The first number, 82, is Barty’s winning percentage on points where she made her first serve. The second number, 37, is her winning percentage on points where she had to hit a second serve—that’s a big drop by any measure. The third and most important number, 51, is Barty’s first-serve percentage. By having to play a second serve on every other point, the world No. 1 was asking for trouble.
The reason she was in trouble, of course, had nothing to do with Barty, and everything to do with what Riske was doing on her return—and her forehand, and her backhand, and her volley, and in her own service games. This win had been a long time coming for the 29-year-old from the grass-court desert of Pittsburgh, PA, but a decade after joining the tour she gave us the performance of her life, and advanced to her first Grand Slam quarterfinal.
It took a little while for Riske to get all of her shots in tune with each other. In the opening game, Barty came out and threw down four straight aces, all of them landing within an inch of the T. From there until early in the second set, the Australian maintained control of the points, primarily with her biting backhand slice.
But rather than lose belief in herself, which would have been easy to do against the tour’s top-ranked player, Riske dug deeper and stayed with a game plan that went something like this: Take care of your serve, jump on Barty’s second serves and go after her slightly weaker backhand, open up the court with crosscourt forehands, and finish points either with (a) down the line forehand winners, or (b) aggressive forays to the net. Nothing to it, right?
As smart as Riske’s tactics were, her execution was even better. Riske hit a dozen more winners than Barty from the ground, and made 15 fewer errors; she came to net 11 more times than Barty and won 12 more points there; and she was four for four on break points. Riske took all the chances, but was never reckless or erratic. Digging, grunting, lunging and scrambling, playing with virtually no margin for error, skimming the net and aiming close to the lines with her shots, punching balls away with a two-handed backhand volley, Riske’s single-minded, well-thought-out aggression never looked smooth or effortless. But that’s what made it so exciting to watch—this was grass-court tennis at its most percussive. You couldn’t believe she could keep it up, but she never looked surprised by how well she was playing.
“I think ultimately it just came down to being ready for a battle,” said Riske, whose coach, Billy Heiser, and soon-to-be-husband, Stephen Amritraj, helped her map out a statistics-based strategy for facing Barty. “Nothing is ever going to be perfect out there. I just think I was ready for whatever was going to come my way.”
“I knew exactly what I was trying to do out there, what I was trying to execute. I knew that if I did them better than 50 percent, I was probably going to come out on top.”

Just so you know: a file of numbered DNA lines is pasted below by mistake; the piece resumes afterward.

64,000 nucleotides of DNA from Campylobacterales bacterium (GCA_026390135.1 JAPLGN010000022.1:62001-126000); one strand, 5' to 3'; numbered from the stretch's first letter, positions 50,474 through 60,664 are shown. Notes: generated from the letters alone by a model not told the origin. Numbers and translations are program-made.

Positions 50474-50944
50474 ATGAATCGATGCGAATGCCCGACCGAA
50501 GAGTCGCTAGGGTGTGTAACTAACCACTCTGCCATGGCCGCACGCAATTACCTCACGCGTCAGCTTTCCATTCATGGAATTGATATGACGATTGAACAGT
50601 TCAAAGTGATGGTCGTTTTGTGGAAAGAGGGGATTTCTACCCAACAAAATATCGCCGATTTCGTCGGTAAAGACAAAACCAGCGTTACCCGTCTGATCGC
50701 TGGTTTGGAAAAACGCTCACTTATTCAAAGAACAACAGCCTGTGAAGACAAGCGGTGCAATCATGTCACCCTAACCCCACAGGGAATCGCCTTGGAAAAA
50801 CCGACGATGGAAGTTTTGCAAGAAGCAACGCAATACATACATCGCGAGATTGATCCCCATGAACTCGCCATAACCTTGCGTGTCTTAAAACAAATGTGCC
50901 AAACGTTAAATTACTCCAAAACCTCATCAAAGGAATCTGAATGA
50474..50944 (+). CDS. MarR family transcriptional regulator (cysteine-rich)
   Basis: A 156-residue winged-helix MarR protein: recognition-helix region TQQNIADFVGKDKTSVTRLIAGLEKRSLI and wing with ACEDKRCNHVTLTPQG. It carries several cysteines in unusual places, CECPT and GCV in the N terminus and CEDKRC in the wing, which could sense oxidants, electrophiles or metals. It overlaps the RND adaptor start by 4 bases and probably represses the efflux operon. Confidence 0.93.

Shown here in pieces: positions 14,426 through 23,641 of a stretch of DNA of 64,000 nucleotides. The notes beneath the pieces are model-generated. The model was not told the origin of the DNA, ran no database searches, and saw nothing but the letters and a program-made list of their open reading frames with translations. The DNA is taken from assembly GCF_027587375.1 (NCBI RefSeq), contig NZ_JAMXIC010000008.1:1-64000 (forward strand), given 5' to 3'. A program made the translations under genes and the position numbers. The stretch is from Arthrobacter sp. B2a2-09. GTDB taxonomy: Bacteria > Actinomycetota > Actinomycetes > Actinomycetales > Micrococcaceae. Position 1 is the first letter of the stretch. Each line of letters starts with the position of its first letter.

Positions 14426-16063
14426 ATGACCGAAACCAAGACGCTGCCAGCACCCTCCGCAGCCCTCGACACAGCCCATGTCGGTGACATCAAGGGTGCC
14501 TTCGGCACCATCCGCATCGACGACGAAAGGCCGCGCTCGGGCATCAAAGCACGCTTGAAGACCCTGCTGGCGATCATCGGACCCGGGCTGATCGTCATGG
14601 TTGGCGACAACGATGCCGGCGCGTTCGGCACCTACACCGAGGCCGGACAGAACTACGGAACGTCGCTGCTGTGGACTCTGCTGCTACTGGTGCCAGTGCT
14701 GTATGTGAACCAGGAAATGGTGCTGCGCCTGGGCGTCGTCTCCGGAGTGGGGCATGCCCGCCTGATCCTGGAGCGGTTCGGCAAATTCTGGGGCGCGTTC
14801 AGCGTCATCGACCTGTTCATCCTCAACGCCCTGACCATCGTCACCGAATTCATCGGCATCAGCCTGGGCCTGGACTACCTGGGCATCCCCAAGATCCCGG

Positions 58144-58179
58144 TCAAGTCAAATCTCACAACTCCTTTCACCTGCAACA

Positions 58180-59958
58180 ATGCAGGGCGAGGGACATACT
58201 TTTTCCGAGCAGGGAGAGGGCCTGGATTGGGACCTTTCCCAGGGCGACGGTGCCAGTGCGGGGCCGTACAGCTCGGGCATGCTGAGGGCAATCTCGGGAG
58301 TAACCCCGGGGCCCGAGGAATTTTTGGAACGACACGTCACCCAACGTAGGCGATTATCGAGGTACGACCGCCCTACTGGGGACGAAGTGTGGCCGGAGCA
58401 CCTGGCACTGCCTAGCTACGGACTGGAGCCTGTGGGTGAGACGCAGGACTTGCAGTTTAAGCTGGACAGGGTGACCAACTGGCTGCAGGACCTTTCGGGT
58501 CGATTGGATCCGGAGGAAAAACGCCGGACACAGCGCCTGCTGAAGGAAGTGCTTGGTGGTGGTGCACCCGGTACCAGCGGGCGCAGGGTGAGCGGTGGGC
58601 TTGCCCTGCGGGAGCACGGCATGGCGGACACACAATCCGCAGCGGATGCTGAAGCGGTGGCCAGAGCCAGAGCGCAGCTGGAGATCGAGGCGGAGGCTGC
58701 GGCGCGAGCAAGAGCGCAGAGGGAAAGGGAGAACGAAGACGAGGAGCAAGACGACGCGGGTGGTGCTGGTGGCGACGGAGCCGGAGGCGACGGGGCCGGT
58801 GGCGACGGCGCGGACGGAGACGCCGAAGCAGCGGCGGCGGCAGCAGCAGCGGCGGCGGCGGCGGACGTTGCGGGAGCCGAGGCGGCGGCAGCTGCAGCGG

Rather than let herself be intimidated by Barty’s four-ace opening game, Riske simply calculated the odds that the Aussie could keep it up.
“I felt like it was very unlikely that that was going to continue, because I’ve never had that happen before,” Riske said. “I had confidence that as the match wore on, first-serve percentages would probably start declining. I was going to have looks ultimately.”
That’s exactly what happened; afterward, Barty rued the decline of her first serve.
“I think I started well,” Barty said. “Then in the second set, I think my serve let me down. I let Alison get back in the match too many times, having looks at second serves...Tough one to swallow, but I lost to a better player.”
When Barty’s last backhand landed wide, Riske clenched her first and walked to the net; this was a moment of satisfaction, rather than euphoria for her. While she grew up on hard courts, she’s been a threat on grass since she made a deep run from nowhere at the Birmingham event in 2013.
“When I go on grass, I don’t really think about anything. It just happens,” Riske said. “I hit pretty flat and I love coming forward, and I have a great return.”
But that love of grass had never translated at Wimbledon, where she was just 7-8 before this year. Now she has made good on her potential the hard way, with four straight three-set wins, one of them over the world No. 1. Does her upcoming wedding to Amritraj have anything to do with her breakthrough?
“I wish I could get married more often,” Riske joked today. “Maybe we’ll have to renew our vows, because it’s worked out so well having that on the horizon.”
With a new future around the corner, Riske is staying in the moment for now. When she was asked how she felt about being in the final eight at a major, and facing Serena Williams, Riske didn’t hesitate with her answer:
“Bring it on,” she said.